What Is Alcoholism?
Alcoholism is a disease that affects millions of Americans every day. People who suffer from alcoholism tend to drink excessively even if they know it’s bad for them. They might start out with one alcoholic beverage per day, but over time they may increase their intake to three or four drinks per day. Many people think that alcoholism is something you’re born with; however, there are many different types of alcoholics. Some simply enjoy drinking too much. Others don’t know how to stop drinking after they’ve started. Still other people feel helpless and hopeless about the problem.
Treatment for alcoholism usually involves counseling, and sometimes medication. In some cases, patients may go through detoxification followed by rehab treatment.
Some Physical Signs and Symptoms of Alcohol Addiction
Alcohol addiction is a serious problem in our society today. There are many signs and symptoms associated with alcohol abuse. If you suspect someone you know has a drinking problem, it is important to understand some of the physical signs and symptoms of alcoholism. Some of these signs and symptoms include rapid weight gain or loss, slow or staggering walk, inability to sleep or stay alert, unexplained bruising or marking, cold, sweaty hands or trembling, puffy face, blushing or paleness, nausea, vomiting, or excessive perspiration. These symptoms do not always occur together, however, and there may be no single symptom that indicates alcoholism.
Evaluating the costs and benefits of drinking
Alcohol causes many health problems, including liver damage, high blood pressure, stroke, and breast and colon cancers. In addition, heavy drinkers are more likely to suffer depression and anxiety disorders. One study found that quitting drinking could prevent up to $2,400 worth of medical expenses each year. But it’s important to remember that even moderate drinking — one drink per day — increases the risk of some chronic conditions. So while you might think that drinking just one alcoholic beverage a day won’t hurt you, it actually does.
In fact, according to the Centers for Disease Control and Prevention, people who consume three or four drinks every day increase their chances of becoming obese, having type 2 diabetes, experiencing heart attacks, strokes, and hypertension. If you want to avoid those risks, stick to no more than two drinks per day. And don’t forget about the cost. A recent study showed that heavy drinkers pay nearly twice as much for healthcare compared to light drinkers.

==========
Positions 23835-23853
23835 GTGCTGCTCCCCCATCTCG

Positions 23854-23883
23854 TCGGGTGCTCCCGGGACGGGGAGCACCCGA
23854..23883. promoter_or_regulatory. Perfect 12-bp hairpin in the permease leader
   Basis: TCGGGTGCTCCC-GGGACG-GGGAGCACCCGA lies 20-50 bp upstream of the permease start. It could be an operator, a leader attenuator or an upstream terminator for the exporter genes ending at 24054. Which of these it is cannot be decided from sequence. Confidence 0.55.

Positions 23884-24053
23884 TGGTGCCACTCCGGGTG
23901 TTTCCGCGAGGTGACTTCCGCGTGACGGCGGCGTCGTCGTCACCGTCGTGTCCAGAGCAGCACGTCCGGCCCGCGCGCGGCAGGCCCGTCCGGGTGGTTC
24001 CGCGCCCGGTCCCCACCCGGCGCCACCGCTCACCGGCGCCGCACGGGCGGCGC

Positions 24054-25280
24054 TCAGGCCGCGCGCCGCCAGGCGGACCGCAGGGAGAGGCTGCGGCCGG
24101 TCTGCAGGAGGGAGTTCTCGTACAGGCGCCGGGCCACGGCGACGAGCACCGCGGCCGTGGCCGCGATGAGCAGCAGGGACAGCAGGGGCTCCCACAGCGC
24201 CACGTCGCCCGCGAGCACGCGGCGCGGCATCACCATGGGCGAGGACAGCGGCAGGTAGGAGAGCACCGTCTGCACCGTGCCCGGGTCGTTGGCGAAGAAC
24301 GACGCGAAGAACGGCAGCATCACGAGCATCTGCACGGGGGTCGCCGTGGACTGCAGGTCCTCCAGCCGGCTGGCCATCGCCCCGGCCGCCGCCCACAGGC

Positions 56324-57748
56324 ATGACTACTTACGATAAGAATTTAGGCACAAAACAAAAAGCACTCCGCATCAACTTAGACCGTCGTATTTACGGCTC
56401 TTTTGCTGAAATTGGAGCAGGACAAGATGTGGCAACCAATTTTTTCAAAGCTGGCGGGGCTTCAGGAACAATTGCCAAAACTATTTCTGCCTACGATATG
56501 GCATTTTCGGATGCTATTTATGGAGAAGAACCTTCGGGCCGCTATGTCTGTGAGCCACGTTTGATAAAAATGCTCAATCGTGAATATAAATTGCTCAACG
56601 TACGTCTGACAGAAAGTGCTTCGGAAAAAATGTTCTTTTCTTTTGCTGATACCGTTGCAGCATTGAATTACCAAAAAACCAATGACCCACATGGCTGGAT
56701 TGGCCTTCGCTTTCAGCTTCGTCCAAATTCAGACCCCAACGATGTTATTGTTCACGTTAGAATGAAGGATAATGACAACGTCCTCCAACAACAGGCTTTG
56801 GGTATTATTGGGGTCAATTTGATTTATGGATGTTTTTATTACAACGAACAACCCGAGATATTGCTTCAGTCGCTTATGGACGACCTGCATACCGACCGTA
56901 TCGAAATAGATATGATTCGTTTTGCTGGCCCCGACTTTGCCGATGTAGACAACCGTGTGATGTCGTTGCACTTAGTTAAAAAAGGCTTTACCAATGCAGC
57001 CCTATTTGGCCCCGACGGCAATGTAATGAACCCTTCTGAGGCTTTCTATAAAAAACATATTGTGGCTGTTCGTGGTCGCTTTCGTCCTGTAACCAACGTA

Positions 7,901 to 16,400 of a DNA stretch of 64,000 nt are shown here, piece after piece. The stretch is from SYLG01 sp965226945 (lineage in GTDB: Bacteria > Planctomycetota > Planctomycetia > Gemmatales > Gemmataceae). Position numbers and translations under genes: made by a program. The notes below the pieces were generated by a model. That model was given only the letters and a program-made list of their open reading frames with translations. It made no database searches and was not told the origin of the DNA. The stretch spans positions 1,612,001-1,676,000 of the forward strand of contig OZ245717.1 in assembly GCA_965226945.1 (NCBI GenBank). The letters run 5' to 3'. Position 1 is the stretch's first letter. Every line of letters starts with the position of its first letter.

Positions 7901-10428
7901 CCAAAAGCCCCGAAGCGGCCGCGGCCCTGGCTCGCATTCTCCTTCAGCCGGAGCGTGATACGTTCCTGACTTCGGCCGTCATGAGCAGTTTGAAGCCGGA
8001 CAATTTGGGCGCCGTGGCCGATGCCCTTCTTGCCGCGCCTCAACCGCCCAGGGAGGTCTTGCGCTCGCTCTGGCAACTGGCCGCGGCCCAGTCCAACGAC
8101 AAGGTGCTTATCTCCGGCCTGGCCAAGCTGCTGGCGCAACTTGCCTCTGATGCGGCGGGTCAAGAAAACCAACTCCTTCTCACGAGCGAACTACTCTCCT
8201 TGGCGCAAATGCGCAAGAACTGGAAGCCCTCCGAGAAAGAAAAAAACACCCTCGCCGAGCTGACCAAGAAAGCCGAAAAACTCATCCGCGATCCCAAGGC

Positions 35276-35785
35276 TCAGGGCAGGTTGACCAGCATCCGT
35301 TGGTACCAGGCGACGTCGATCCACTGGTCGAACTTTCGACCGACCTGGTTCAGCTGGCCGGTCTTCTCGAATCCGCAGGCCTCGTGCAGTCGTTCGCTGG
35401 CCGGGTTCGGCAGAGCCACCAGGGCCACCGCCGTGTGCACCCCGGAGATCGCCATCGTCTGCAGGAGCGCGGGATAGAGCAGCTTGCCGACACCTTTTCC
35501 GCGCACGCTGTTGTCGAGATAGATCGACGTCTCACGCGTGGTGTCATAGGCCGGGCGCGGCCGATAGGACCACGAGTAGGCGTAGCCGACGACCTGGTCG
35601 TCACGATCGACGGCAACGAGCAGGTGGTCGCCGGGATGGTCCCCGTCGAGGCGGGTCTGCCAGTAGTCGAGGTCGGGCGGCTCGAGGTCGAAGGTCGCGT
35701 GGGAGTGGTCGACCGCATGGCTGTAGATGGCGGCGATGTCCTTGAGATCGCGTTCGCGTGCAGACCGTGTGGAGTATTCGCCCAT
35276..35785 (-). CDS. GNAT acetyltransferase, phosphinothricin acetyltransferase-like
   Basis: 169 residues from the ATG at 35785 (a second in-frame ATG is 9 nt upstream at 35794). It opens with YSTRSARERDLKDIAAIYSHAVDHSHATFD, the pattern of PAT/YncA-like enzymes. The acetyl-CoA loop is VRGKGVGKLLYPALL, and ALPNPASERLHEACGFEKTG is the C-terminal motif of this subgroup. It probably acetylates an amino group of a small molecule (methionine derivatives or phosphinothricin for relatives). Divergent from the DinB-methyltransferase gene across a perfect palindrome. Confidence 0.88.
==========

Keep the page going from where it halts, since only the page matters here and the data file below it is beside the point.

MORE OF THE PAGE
Have an Honest Talk With Your Friends
Don’t feel obligated to explain anything to anyone. Just keep working on what you’re good at. You don’t owe anybody else an explanation.
Be open to having an honest discussion with your friends and family members. They will respect your decision if you make it clear why you’re changing.
If you want to cut down, consider talking to your close circle of friends and loved ones. Maybe they could help keep you on track.
People who struggle with alcohol often try to deny that they have a problem. They might lie about how much they’ve used, how often they use, or where they got the substance. Sometimes they even lie to themselves about why they are using.
When people think about quitting, they often say things such as “I just can’t give up my friends,” “I can’t go back to how I used to be,” or “It feels too hard.” These feelings are normal, and they will pass if you continue to talk about them.
You might hear people saying things like “I’m fine,” “Everything is okay,” or “Nothing is wrong.” These are signs that you should ask questions.
Cutting back vs. quitting alcohol altogether
If you’re thinking about cutting back on drinking because it’s causing problems at home or work, there are many different ways to go about it. You might decide to cut down gradually or stop entirely. You first have to decide if you’re the type of person that is capable of consuming alcohol rarely.
Recognize the benefits of going without alcohol
You don’t have to give up alcohol entirely to reduce how much you drink. If you want to cut back, you’ll find that you can still enjoy some drinks while doing so. For example, you can choose wine instead of beer, or stick to cocktails instead of full-strength liquor.
Set a realistic goals